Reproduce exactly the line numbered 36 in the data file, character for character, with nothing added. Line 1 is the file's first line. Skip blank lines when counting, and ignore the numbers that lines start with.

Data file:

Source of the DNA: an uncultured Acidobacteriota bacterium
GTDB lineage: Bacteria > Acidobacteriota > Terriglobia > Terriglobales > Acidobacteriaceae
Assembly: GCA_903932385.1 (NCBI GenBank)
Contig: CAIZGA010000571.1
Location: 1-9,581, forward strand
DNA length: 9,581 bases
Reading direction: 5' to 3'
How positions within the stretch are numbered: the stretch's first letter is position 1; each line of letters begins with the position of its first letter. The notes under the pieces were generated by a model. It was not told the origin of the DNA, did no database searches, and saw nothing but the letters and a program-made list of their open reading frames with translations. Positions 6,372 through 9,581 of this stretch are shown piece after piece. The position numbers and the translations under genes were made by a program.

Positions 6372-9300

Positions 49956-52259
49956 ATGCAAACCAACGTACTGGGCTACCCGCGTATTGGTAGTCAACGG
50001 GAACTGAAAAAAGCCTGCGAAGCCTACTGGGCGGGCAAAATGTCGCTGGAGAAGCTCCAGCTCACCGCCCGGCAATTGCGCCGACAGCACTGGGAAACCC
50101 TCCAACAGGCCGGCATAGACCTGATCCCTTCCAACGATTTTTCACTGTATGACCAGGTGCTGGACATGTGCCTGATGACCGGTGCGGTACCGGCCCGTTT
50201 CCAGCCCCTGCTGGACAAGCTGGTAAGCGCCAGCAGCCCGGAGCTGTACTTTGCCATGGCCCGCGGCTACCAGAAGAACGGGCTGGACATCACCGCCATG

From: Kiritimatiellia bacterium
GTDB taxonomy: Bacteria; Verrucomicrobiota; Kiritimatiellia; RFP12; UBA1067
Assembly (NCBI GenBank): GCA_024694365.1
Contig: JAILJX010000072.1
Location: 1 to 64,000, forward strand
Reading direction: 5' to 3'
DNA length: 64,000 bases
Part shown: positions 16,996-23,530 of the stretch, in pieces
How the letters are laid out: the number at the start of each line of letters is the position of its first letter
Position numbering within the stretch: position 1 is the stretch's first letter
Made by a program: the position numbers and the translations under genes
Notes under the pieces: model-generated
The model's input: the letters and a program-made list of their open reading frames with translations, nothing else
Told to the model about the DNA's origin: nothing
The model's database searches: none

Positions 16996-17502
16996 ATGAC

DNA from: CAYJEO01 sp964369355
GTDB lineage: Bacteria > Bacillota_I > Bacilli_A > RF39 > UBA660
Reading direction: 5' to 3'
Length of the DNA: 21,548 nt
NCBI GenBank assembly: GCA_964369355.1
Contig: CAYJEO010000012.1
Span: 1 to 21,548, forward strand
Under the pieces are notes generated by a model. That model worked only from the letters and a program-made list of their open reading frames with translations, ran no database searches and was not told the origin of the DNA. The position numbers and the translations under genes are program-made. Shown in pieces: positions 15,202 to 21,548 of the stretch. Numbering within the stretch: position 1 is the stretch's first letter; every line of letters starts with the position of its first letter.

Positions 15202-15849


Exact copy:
NCBI GenBank assembly: GCA_964369355.1